Full statement from BPI’s Sophie Jones after talks over a new session musician agreement stall

Full statement from BPI’s Sophie Jones after talks over a new session musician agreement stall

The full statement from BPI’s Sophie Jones reads as follows: “The BPI and its record label members have offered the Musicians’ Union a historically high increase of nearly 40% in the minimum fees paid to session musicians working on pop and rock recordings (15% for classical, ie working with orchestras).

“This unprecedented rise addresses the fact that session musician earnings have not increased since 2019, and have not risen as quickly as those of artists and songwriters in the streaming era. This offer also recognises the cost of living challenges faced by all workers, and is well above many of the negotiated settlements being reached in other parts of the economy.

“It is disappointing that the MU declined to even put this offer to its members to make them aware and let them have their say, and simply dismissed it – citing technical procedures.

“The demands that the MU are making on top of this generous deal, including royalty payments on past recordings where musicians have already been paid on agreed terms, are neither viable nor reasonable.

“What the MU is asking would ultimately impact featured artist and songwriter earnings while also reducing the ability of labels to support future talent; and it ignores the way in which session musicians are paid – free to work with whomever they choose, usually as part of a portfolio career, and via a guaranteed upfront fee that is paid irrespective of a recording’s success or it even being released at all.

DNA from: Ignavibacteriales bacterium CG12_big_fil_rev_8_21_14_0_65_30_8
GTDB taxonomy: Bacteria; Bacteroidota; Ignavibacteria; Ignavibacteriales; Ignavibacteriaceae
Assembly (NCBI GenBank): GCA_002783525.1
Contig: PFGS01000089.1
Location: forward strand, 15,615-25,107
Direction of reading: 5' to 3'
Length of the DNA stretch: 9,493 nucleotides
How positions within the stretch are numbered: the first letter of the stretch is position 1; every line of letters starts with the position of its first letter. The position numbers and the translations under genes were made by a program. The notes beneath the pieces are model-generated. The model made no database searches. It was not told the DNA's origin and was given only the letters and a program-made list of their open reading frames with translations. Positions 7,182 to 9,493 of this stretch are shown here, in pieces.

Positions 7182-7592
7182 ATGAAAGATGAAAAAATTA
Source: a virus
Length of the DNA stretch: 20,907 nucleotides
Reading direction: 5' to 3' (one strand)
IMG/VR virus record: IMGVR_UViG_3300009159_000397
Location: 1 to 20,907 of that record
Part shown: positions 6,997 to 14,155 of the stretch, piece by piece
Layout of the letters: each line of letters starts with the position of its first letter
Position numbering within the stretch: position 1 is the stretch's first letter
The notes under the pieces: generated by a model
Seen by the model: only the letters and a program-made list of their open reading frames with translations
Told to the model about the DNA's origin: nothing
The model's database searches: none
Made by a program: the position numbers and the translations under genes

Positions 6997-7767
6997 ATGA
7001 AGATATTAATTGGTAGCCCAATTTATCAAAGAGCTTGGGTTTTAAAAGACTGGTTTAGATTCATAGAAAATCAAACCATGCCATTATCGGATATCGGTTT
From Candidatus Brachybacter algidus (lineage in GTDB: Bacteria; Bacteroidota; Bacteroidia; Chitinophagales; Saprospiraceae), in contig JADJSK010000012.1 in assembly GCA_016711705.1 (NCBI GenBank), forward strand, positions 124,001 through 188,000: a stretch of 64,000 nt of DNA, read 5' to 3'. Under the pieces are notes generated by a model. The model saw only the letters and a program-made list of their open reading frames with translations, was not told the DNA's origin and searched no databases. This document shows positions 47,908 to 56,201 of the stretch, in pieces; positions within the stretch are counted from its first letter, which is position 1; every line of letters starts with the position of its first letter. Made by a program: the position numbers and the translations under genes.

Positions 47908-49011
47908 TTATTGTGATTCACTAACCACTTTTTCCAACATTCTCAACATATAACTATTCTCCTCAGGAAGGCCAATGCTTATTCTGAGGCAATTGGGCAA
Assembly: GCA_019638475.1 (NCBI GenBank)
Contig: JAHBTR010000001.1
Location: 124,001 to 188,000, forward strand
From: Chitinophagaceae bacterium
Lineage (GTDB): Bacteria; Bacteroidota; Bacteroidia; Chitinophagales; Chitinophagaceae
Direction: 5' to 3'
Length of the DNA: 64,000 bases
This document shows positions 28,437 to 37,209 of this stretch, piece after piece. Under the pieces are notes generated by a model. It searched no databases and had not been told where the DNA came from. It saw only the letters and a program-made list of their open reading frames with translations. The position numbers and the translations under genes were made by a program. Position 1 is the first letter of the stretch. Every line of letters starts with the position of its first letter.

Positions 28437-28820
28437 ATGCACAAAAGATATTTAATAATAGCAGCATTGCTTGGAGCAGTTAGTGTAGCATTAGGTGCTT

“If you look to the world of film and TV for comparisons, this move would be like film companies being asked to retrospectively pay a royalty to all the cast and extras engaged to work on a project.

“The offer we have made would benefit session musicians with a guaranteed pay rise whilst enabling record companies to also support featured artists and future investment.

“At a time when our industry faces many common challenges, not least with AI, which poses a particular threat to musician livelihoods, it is vital that we all work together in a spirit of collaboration to grow the UK music market and music exports to the benefit of all. We urge the MU to think again and consult their members on this significant offer.”


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